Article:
Kathleen Flenniken Reflects on Her First Months as Our State’s Poet Laureate

The Hanford-engineer-turned-poet reflects on her first months as Washington State Poet Laureate and looks ahead to her upcoming goals and events, including a madcap poetry and PowerPoint event July 19.

Kathleen Flenniken

Kathleen Flenniken

Five months into her term as the Washington State Poet Laureate, Kathleen Flenniken is hitting her stride.

The engineer-turned-poet has been presenting and conducting workshops in libraries, festivals, bookstores and classrooms throughout the state. For a full list, check out the Events page on her blog, The Far Field.

Her poetry speaks to the experiences of daily life, from her past as an engineer in Hanford to her experiences raising her sons and daughter.

Flenniken says poets across the states have made her feel welcomed. But, she added, “It’s thrilling to meet people new to poetry, too, who are often surprised that poems can be of this ordinary world — about Washington’s history, or hydrogeology or sons that lose their coats.”


What: Poets, PowerPoint and a Delightful Misuse of Company Time: A Benefit for Humanities Washington, with presentations by Kathleen Flenniken, Keri Healey, Peter Pereira, Martha Silano, Molly Tenenbaum and Barbara Earl Thomas
Where: West of Lenin, 203 N. 36th St., Seattle [Directions]
When: Saturday, July 19, 2012
Cost: $30 through Brown Paper Tickets

Along with Humanities Washington board member and West of Lenin proprietor A.J. Epstein, Flenniken helped conceive of the upcoming event Poets, Powerpoint & a Delightful Misuse of Company Time: A Benefit For Humanities Washington The fundraiser will borrow from the “Pecha Kucha” form.

Humanities Washington recently asked Flenniken via email to reflect on her first quarter as Washington State Poet Laureate and to look ahead to her goals for the rest of her 2012-14 tenure.

Humanities Washington: How does poetry connect people to our state community and history?

Kathleen Flenniken: Poets take the stories of our lives here in Washington, distill and intensify them. Read a poem like Sibyl James’s about the town of Twisp or Larry Matsuda’s poem about Minidoka during the war, or Chris Howell’s memory of eating at a favorite Chinese Restaurant in the 1950s, or even a poem like Tim Kelly’s about a woman recovering from a stroke and see if you don’t feel yourself transported to another time and place and mindset. Poetry is a gateway to understanding the human condition. A good poem can make us better listeners, more compassionate, because it takes us for a walk in somebody else’s shoes.

HW: Have you found time to write while being the poet laureate? What sort of poems are you writing?

Flenniken: It’s been interesting. I’m swimming in a rich poetry soup, and I feel ideas nudging at me on a pretty regular basis. I’m getting a few … drafts written here and there, but the time for turning drafts into something better is a little elusive at the moment. I’m learning how to make do with the time I have, because it’s essential. If I’m going to call myself a poet I need to be writing.

My recent first drafts touch a good deal on traveling. And I have a few writing assignments to attend to — like the Pecha Kucha (style) event coming up, and Bedtime Stories in October, whose theme is “Red Eye.”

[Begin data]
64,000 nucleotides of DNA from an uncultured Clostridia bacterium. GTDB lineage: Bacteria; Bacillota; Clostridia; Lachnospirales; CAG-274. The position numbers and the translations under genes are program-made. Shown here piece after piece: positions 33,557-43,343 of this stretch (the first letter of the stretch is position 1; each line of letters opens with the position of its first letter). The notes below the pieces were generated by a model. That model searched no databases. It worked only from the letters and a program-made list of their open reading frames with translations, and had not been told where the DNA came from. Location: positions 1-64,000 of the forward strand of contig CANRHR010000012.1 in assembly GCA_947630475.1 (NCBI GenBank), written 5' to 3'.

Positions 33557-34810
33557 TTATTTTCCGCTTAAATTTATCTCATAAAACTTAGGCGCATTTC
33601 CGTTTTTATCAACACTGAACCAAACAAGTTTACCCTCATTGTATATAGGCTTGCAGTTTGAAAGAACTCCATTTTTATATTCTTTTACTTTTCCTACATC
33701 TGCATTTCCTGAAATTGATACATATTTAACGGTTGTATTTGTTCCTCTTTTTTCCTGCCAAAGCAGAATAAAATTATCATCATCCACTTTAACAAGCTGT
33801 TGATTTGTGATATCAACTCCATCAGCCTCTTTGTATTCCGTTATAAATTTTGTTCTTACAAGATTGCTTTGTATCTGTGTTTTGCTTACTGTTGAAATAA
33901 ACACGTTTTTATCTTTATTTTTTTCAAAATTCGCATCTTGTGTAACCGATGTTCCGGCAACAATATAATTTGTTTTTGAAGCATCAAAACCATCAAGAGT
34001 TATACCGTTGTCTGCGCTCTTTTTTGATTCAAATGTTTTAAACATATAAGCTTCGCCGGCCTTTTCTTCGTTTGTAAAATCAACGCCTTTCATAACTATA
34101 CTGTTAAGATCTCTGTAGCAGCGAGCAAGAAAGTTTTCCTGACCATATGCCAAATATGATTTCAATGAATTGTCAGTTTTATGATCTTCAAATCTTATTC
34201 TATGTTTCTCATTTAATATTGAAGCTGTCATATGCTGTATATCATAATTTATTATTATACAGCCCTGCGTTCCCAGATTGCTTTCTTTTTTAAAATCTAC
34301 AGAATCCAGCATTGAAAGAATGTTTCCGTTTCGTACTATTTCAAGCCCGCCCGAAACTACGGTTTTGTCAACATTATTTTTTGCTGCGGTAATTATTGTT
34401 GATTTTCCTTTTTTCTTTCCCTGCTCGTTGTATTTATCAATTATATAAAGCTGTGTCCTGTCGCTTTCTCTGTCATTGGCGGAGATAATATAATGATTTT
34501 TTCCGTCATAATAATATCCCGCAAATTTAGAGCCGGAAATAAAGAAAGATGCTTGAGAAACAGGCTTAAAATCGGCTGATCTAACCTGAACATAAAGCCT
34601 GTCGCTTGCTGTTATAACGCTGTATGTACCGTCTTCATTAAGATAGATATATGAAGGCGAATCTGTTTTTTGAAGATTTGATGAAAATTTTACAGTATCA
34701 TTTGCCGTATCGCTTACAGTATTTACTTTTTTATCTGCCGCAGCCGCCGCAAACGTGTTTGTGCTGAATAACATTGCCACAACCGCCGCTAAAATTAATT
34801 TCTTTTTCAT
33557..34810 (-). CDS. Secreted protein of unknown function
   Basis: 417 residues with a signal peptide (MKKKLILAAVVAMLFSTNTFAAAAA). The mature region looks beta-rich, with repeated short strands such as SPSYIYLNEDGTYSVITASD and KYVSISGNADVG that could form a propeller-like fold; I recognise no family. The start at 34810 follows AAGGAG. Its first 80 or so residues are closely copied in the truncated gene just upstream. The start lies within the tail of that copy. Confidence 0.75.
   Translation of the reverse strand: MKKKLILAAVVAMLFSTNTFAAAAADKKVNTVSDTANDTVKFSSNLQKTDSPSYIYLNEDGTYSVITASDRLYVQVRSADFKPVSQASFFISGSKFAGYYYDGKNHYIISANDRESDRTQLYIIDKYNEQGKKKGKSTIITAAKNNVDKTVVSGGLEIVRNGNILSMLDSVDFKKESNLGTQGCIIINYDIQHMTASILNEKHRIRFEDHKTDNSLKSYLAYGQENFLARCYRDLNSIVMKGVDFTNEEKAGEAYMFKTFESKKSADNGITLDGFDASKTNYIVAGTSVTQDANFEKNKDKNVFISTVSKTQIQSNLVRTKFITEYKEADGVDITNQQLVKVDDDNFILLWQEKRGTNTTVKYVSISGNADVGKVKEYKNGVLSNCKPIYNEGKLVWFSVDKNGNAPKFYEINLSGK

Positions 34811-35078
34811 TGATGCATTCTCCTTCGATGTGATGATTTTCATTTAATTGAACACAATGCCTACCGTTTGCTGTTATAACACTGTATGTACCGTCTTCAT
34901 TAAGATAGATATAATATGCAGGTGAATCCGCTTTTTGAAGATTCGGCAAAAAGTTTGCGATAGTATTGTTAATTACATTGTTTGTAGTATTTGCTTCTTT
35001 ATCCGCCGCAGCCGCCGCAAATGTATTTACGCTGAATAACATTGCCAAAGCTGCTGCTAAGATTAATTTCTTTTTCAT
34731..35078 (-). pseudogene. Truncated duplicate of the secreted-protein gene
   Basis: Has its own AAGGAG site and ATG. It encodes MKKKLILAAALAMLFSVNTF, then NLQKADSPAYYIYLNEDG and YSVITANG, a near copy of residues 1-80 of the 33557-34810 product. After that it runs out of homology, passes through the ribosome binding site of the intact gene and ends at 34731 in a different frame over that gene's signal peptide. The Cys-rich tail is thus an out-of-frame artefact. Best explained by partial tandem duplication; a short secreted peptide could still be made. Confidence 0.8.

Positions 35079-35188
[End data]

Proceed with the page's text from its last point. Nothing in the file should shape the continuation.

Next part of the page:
Goldendale girls

Two fifth-grade students in Goldendale show off their writing after a class workshop with Flenniken this year.

HW: Do you have a favorite memory from your time as poet laureate so far?

Flenniken: I’ve had some wonderful moments with students in schools in Goldendale, Longview, Olympia, Spokane, when they’re so clearly having a blast and fully engaged. Maybe the most emotional sessions so far have been with prisoners at the Washington Corrections Center for Women and Stafford Creek Corrections Center. There’s a hunger for poetry in prisons. I’m so fortunate to have this license to bring poetry to forgotten corners.

HW: You’re trying to make it to all 39 counties as the poet laureate. Why did you set that goal, and how is it progressing?

Flenniken: I grew up in Richland, in Eastern Washington, and I remember how it felt when programs passed us by because we weren’t on the I-5 corridor. That was a big reason I made it a goal to visit all 39 counties. Often it’s the more remote areas that struggle for arts grants, and (especially) in difficult economic times when arts funding dries up first.

In my first four months I’ve visited 11 counties in my official capacity, and I have nine more counties included in my schedule for this fall. The office of the state librarian is helping me make contacts in the more challenging areas. Fortunately I have two years to meet my goal.

Longview students

A class in Longview writes during one of Flenniken’s presentations this spring.

HW: What are your goals for the next year and a half as poet laureate?

Flenniken: My overarching goal is to help build an audience for poetry across our state and to find new poets for poetry audiences and new audiences for our poets. We have so many accomplished and extravagantly talented poets here, and I want to show them off. In practice that means traveling to give readings with other poets and visiting schools. I’m especially targeting 3rd-5th graders (and their teachers) to introduce them to the fun of wordplay and poetry. It also means continuing to add to the blog I’ve started called The Far Field where I publish several Washington state poets each week.

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